This week, President Donald Trump signed an executive order to increase deportation efforts when it comes to undocumented immigrants. Weekend Edition host Rebecca Kruth and senior news analyst Jack Lessenberry talk about the impact that could have on Michigan.
They also discuss Trump's call for an investigation into his voter fraud claims, a trip to the White House for Detroit auto CEOs, and a bill to create guidelines for school closures in Michigan.
President Donald Trump has signed an executive order to increase deportation efforts when it comes to undocumented immigrants. Trump also wants to cut federal funding to so-called sanctuary cities for immigrants.
Lessenberry says the order will lead to "bedlam and chaos" in Michigan, which is home to large immigrant populations.
"It'll cause a lot of confusion and a lot of heartache. There are a lot of undocumented people here who are terrified," Lessenberry said.
Voter fraud claims
Trump says he intends to launch an investigation into his claim of voter fraud. So far, he doesn't have any evidence to support his claim. State officials say he's not going to find it here in Michigan.
Secretary of State Ruth Johnson, the state’s top elections official, Michigan has done a very good job of clearing people who have died or moved from its voter files.
Lessenberry says there's some irony to Trump's call for an investigation.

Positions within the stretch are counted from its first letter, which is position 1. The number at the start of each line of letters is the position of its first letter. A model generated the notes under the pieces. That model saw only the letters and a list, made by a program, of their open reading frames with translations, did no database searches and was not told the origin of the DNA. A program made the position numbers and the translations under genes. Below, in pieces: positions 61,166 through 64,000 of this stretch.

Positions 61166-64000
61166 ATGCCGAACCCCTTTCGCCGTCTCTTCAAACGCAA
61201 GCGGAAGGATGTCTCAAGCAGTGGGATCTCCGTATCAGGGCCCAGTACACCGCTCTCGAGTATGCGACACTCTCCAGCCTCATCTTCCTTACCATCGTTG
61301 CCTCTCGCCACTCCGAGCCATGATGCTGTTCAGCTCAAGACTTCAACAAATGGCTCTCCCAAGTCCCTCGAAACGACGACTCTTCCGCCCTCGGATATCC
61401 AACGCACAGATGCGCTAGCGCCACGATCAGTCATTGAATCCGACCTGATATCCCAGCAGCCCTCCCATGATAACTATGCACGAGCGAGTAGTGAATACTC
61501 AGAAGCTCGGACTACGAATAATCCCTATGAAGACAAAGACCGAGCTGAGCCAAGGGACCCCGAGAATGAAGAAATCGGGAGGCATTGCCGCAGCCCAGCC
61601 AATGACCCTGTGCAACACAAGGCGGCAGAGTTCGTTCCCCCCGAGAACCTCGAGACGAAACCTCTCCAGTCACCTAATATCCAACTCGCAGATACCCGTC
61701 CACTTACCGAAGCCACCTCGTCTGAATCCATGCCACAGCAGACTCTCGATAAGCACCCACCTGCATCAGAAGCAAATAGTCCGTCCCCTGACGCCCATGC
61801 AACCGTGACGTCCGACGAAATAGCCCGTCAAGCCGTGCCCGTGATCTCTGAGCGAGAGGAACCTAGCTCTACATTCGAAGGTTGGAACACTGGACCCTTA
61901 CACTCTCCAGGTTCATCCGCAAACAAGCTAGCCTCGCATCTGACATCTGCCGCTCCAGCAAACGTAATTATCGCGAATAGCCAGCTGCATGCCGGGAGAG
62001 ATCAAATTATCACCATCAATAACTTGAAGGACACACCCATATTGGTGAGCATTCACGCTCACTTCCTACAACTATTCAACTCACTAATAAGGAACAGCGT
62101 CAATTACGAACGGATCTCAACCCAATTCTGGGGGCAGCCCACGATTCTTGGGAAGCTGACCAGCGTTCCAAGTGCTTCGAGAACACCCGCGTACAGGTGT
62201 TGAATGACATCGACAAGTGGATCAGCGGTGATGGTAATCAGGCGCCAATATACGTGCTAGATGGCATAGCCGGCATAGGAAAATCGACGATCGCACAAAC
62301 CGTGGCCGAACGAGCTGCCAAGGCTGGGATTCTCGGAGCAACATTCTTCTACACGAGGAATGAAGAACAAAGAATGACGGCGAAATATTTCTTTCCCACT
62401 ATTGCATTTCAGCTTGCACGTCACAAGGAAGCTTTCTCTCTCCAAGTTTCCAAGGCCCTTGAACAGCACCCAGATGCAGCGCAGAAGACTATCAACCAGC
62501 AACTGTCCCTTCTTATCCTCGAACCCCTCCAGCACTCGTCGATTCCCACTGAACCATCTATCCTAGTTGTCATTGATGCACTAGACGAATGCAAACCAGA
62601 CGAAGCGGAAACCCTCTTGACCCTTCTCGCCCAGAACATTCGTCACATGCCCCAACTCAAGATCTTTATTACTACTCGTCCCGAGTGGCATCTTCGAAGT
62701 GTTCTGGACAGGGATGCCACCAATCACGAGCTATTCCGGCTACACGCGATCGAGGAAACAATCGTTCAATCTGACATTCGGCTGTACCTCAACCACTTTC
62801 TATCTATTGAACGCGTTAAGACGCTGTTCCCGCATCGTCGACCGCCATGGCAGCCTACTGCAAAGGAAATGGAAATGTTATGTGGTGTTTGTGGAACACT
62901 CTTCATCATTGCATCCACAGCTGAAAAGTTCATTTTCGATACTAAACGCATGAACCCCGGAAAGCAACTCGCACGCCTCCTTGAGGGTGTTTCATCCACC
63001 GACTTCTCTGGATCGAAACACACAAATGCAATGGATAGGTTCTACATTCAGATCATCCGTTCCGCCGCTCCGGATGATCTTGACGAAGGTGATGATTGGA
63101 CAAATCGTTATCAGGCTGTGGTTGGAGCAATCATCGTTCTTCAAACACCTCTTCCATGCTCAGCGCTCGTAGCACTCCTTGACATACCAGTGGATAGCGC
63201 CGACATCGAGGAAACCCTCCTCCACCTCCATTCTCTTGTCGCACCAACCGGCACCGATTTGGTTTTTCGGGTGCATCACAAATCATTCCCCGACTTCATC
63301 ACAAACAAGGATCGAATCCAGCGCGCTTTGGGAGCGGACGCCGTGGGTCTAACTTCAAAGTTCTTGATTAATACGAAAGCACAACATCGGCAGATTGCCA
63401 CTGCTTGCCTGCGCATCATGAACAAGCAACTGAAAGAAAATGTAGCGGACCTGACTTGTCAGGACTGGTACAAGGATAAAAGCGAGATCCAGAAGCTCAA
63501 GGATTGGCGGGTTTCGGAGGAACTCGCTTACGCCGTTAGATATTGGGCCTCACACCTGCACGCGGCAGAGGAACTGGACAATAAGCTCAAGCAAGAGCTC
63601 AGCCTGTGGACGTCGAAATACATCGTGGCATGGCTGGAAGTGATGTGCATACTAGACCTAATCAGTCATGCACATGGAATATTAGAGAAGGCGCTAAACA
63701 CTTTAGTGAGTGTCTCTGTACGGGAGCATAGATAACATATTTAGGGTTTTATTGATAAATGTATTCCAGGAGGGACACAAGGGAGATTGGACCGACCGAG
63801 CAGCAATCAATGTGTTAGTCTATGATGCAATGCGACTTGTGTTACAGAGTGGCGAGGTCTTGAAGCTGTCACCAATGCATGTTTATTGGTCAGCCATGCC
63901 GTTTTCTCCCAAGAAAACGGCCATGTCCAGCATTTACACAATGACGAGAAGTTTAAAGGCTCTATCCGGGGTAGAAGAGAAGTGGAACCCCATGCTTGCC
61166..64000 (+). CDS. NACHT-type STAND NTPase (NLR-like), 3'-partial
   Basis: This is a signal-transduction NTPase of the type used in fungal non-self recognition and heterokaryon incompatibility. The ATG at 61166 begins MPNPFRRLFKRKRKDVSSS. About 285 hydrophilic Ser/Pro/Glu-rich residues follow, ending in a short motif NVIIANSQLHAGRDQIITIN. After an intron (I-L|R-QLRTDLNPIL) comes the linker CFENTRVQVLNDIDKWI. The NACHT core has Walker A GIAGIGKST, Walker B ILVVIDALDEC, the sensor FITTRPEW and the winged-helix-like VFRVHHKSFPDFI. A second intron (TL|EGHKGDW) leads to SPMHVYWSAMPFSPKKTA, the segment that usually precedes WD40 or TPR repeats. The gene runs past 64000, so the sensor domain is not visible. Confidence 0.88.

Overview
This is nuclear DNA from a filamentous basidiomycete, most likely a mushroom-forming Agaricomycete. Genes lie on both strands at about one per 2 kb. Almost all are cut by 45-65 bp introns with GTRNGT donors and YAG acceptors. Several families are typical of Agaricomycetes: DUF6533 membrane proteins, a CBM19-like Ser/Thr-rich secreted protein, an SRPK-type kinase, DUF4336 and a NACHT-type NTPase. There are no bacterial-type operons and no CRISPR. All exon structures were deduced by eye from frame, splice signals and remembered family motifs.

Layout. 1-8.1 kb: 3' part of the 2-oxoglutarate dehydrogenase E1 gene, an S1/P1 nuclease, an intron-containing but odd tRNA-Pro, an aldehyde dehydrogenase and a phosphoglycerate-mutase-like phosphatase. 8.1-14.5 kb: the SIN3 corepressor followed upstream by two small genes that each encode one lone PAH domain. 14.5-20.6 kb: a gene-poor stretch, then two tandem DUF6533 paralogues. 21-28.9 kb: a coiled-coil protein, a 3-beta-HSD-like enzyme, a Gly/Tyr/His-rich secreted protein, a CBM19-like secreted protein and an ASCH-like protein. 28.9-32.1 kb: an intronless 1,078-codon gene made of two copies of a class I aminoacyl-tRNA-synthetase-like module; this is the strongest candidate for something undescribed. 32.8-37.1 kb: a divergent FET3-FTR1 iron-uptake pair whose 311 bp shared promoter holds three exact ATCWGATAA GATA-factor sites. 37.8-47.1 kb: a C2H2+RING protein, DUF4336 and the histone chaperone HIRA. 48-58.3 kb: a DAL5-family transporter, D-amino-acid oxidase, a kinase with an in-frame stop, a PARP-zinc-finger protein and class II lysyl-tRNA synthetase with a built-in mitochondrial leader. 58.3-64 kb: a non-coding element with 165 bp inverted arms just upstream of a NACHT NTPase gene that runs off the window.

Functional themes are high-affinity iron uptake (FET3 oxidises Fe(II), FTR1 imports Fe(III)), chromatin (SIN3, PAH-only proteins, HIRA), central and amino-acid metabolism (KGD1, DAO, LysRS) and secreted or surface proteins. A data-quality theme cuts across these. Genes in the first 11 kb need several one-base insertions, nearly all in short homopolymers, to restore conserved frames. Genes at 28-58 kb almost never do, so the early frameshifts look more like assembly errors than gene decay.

"In Michigan, [Trump's] own people said that the system is just fine because they didn't' want a recount," Lessenberry said.
The Detroit Three in Washington
The CEOs of the Detroit Three automakers met with Trump at the White House this week.
During the meeting, Trump said that environmental regulations are "out of control" and that he would get rid of obstacles for manufacturers and oil companies.
But Lessenberry says the president is sending the auto industry mixed messages.
"The next day he announces a potential 20% new tariff on goods from Mexico. American cars come from Mexico. Even some American cars that are made here are filled with Mexican parts," Lessenberry said.
School closure bill
A state lawmaker wants to create guidelines for school closures in Michigan.
A bill introduced by Rep. Stephanie Chang (D-Detroit) would require schools to give parents at least a month's notice before closing down. School boards, including charter schools, would also have to create a procedure to follow before a school is closed.
Lessenberry says the bill makes "a whole lot of sense" but probably won't make it through the Legislature.
"It's going to go nowhere because [Chang] is a Democrat, and because the charter school lobby wants no regulation.And they essentially control the Legislature," he says.